Then the Lord God said, *"Behold, the man has become like one of us in knowing good and evil. Now, lest he reach out his hand and take also of the tree of life and eat, and live forever,"* therefore the Lord God sent him out from the garden of Eden to work the ground from which he was taken (Gen 3:22,23) He who has an ear, let him hear what the Spirit says to the churches. To the one who conquers I will grant to eat of the tree of life, which is in the paradise of God (2:7)
But of the tree of the knowledge of good and evil you shall not eat, for in the day that you eat of it you shall surely die (Gen 2:17) He who has an ear, let him hear what the Spirit says to the churches. The one who conquers will not be hurt by the second death (2:11)
By the sweat of your face you shall eat bread, till you return to the ground, for out of it you were taken; for you are dust, and to dust you shall return (Gen 3:19) He who has an ear, let him hear what the Spirit says to the churches. To the one who conquers I will give some of the hidden manna, and I will give him a white stone, with a new name written on the stone that no one knows except the one who receives it (2:17)
Then the eyes of both were opened, and they knew that they were naked. And they sewed fig leaves together and made themselves loincloths (Gen 3:7) The one who conquers will be clothed thus in white garments, and I will never blot his name out of the book of life. I will confess his name before my Father and before his angels (3:5)
He drove out the man, and at the east of the garden of Eden he placed the cherubim and a flaming sword that turned every way to guard the way to the tree of life (Gen 3:24) The one who conquers and who keeps my works until the end, to him I will give authority over the nations (2:26)
Therefore the Lord God sent him out from the garden of Eden to work the ground from which he was taken (Gen 3:23) The one who conquers, I will make him a pillar in the temple of my God. Never shall he go out of it, and I will write on him the name of my God, and the name of the city of my God, the new Jerusalem, which comes down from my God out of heaven, and my own new name (3:12)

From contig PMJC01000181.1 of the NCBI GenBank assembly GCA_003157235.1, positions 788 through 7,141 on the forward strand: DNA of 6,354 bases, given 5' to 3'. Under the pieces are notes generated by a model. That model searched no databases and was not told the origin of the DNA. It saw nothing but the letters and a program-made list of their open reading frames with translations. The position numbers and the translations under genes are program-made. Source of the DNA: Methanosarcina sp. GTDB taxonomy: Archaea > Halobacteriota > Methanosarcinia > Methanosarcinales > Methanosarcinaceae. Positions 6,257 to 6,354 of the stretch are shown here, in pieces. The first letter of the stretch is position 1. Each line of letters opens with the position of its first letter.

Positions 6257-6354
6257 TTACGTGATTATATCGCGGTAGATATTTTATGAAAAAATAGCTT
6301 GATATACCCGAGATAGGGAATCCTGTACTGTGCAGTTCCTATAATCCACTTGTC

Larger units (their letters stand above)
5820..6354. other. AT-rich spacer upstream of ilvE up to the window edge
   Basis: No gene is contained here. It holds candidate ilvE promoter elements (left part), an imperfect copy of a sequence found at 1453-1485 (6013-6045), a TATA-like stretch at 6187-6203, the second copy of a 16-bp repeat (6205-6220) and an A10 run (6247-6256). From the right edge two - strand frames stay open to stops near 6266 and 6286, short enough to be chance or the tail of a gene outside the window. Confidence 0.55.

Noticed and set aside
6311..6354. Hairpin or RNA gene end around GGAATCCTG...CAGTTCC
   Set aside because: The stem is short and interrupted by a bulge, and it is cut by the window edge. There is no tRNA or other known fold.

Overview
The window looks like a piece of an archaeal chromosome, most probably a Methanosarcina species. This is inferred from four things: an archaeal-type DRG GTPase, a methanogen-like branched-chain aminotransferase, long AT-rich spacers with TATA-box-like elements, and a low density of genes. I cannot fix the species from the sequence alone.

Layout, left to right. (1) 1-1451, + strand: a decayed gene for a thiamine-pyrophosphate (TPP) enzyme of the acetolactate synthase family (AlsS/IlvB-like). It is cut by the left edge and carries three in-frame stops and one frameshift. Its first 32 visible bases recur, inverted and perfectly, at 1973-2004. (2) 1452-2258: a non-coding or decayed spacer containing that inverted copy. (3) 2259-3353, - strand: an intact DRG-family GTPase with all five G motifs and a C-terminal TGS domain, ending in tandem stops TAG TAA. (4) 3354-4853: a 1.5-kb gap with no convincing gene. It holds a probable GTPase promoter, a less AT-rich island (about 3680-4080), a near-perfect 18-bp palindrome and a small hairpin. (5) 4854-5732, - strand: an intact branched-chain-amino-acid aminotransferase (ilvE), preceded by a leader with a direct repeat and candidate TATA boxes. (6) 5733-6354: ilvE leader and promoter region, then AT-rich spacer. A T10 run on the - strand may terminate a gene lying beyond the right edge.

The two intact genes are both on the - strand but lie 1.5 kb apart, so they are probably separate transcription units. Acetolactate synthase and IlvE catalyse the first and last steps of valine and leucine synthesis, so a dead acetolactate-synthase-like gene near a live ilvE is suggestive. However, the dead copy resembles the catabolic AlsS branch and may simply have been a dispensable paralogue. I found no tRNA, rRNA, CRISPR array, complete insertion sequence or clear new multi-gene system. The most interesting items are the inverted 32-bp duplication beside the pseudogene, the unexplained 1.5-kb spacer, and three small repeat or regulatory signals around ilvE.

Symbolic language is used throughout this remarkable book and therein lies the cause of all the delusion connected with it. If you have ever felt lost or overwhelmed by the symbolism of this book, please do not be troubled. All of this book’s symbols are explained in the book itself, or by the three prophets quoted in the first chapter’s epanados. The book’s most prominent symbol is the number seven, and one of these sevens is seven blessings:

  1. Blessed is he that reads, and they that hear the words of this prophecy, and keep those things which are written therein: for the time is at hand. (1:3)
  2. Blessed are the dead which die in the Lord from henceforth: Yea, saith the Spirit, that they may rest from their labours; and their works do follow them. (14:13)
  3. Behold, I come as a thief. Blessed is he that watcheth, and keepeth his garments, lest he walk naked, and they see his shame. (16:15)
  4. Blessed are they which are called unto the marriage supper of the Lamb. (19:9)
  5. Blessed and holy is he that hath part in the first resurrection: on such the second death hath no power, but they shall be priests of God and of Christ, and shall reign with him a thousand years. (20:6)
  6. Blessed is he that keepeth the sayings of the prophecy of this book. (22:7)
  7. Blessed are they that do his commandments, that they may have right to the tree of life, and may enter in through the gates into the city. (22:14)

I’ve emphasized three of these blessings to ask the question: how is it possible to hear the words and keep the things written therein; to keep watch; to keep the sayings of the prophecy of this book - if we are unable to comprehend them?